Consider the equation 1/a + 1/b + 1/c = 1 where a, b and c are natural numbers and 0 < a < b < c. Prove that there is only one set of values which satisfy this equation.

Arrange the numbers 1 to 16 into a 4 by 4 array. Choose a number. Cross out the numbers on the same row and column. Repeat this process. Add up you four numbers. Why do they always add up to 34?

Try to solve this very difficult problem and then study our two suggested solutions. How would you use your knowledge to try to solve variants on the original problem?

Baker, Cooper, Jones and Smith are four people whose occupations are teacher, welder, mechanic and programmer, but not necessarily in that order. What is each person’s occupation?

In how many distinct ways can six islands be joined by bridges so that each island can be reached from every other island...

Can you cross each of the seven bridges that join the north and south of the river to the two islands, once and once only, without retracing your steps?

A paradox is a statement that seems to be both untrue and true at the same time. This article looks at a few examples and challenges you to investigate them for yourself.

This article extends the discussions in "Whole number dynamics I". Continuing the proof that, for all starting points, the Happy Number sequence goes into a loop or homes in on a fixed point.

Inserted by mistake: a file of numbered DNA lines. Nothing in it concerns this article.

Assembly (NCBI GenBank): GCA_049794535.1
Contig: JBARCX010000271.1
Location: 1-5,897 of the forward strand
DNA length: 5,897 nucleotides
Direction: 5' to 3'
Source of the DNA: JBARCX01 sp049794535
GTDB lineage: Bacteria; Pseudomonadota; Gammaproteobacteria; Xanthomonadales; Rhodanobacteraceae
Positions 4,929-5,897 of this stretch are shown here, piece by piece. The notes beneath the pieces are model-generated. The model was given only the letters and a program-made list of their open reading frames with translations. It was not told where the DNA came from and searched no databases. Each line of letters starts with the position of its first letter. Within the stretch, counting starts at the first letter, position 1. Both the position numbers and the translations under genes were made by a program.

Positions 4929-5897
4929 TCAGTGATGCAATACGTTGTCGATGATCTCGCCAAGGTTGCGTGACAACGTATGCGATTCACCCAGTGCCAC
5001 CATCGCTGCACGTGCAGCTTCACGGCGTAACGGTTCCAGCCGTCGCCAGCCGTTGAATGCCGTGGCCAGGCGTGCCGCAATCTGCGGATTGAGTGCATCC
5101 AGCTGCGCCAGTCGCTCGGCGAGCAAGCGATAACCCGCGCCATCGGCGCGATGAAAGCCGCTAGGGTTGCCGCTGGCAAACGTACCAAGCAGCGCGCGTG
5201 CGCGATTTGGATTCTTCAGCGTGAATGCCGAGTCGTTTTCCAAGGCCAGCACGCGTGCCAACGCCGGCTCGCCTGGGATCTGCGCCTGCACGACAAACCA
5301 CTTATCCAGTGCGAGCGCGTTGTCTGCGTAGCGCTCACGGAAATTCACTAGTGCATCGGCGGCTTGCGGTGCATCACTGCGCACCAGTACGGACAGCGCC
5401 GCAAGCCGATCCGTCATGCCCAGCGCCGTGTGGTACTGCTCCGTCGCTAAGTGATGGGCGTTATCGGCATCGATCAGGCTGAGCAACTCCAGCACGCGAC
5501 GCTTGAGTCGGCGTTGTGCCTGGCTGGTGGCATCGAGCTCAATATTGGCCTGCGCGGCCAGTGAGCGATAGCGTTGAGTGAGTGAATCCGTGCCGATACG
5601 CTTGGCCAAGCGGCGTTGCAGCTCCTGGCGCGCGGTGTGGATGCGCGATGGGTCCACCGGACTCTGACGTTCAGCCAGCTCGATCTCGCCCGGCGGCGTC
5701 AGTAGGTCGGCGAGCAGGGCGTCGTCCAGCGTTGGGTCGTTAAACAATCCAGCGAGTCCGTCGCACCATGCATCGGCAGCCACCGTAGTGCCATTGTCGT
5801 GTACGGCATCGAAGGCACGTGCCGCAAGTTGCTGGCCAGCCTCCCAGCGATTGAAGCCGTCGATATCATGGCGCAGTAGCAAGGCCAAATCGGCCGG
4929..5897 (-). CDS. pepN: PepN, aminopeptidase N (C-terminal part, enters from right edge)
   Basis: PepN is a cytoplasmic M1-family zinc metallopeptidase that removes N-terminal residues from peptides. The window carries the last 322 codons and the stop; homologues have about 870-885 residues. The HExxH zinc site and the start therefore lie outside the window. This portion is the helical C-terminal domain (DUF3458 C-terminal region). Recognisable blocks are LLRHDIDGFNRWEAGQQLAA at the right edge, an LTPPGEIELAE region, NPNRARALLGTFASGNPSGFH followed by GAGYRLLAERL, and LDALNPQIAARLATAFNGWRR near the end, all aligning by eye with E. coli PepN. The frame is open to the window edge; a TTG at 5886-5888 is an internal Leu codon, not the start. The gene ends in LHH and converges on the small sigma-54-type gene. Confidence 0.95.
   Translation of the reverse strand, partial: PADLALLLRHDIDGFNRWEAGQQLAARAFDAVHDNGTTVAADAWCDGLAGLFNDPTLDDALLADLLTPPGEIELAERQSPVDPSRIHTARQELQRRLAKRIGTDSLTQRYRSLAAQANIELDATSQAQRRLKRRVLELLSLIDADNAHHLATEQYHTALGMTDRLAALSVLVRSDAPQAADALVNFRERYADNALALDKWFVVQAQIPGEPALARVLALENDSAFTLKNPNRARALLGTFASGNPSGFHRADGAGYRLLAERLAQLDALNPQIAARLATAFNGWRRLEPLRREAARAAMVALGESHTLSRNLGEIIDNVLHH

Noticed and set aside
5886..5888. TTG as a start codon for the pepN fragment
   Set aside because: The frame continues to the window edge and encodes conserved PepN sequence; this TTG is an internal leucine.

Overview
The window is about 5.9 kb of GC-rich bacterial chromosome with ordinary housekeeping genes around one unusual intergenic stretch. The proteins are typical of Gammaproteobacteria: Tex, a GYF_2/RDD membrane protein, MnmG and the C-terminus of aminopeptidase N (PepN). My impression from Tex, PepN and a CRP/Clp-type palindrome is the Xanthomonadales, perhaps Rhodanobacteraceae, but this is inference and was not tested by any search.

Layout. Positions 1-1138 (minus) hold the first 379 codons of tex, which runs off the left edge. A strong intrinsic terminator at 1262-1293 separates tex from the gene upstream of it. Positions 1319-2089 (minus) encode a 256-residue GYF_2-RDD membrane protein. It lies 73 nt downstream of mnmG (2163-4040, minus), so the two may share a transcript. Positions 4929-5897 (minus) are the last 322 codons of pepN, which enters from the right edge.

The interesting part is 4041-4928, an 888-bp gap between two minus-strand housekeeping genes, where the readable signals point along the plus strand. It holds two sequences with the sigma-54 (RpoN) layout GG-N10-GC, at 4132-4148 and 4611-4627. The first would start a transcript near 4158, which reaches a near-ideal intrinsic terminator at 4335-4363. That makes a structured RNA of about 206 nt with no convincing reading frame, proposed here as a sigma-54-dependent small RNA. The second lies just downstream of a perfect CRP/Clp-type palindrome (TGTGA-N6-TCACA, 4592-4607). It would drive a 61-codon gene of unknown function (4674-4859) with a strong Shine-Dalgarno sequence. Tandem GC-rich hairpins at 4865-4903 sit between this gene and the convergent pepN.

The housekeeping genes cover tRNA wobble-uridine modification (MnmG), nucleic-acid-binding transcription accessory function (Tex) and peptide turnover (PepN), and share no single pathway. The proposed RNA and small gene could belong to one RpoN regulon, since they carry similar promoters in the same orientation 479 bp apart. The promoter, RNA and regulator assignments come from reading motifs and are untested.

In this third of five articles we prove that whatever whole number we start with for the Happy Number sequence we will always end up with some set of numbers being repeated over and over again.

Take any whole number between 1 and 999, add the squares of the digits to get a new number. Make some conjectures about what happens in general.

Carry out cyclic permutations of nine digit numbers containing the digits from 1 to 9 (until you get back to the first number). Prove that whatever number you choose, they will add to the same total.

The first of five articles concentrating on whole number dynamics, ideas of general dynamical systems are introduced and seen in concrete cases.

Start with any whole number N, write N as a multiple of 10 plus a remainder R and produce a new whole number N'. Repeat. What happens?

An article which gives an account of some properties of magic squares.

Write down a three-digit number Change the order of the digits to get a different number Find the difference between the two three digit numbers Follow the rest of the instructions then try. . . .

Eight children enter the autumn cross-country race at school. How many possible ways could they come in at first, second and third places?

Advent Calendar 2011 - a mathematical activity for each day during the run-up to Christmas.

Use the numbers in the box below to make the base of a top-heavy pyramid whose top number is 200.

You have twelve weights, one of which is different from the rest. Using just 3 weighings, can you identify which weight is the odd one out, and whether it is heavier or lighter than the rest?

If you know the sizes of the angles marked with coloured dots in this diagram which angles can you find by calculation?

We have exactly 100 coins. There are five different values of coins. We have decided to buy a piece of computer software for 39.75. We have the correct money, not a penny more, not a penny less! Can. . . .

A serious but easily readable discussion of proof in mathematics with some amusing stories and some interesting examples.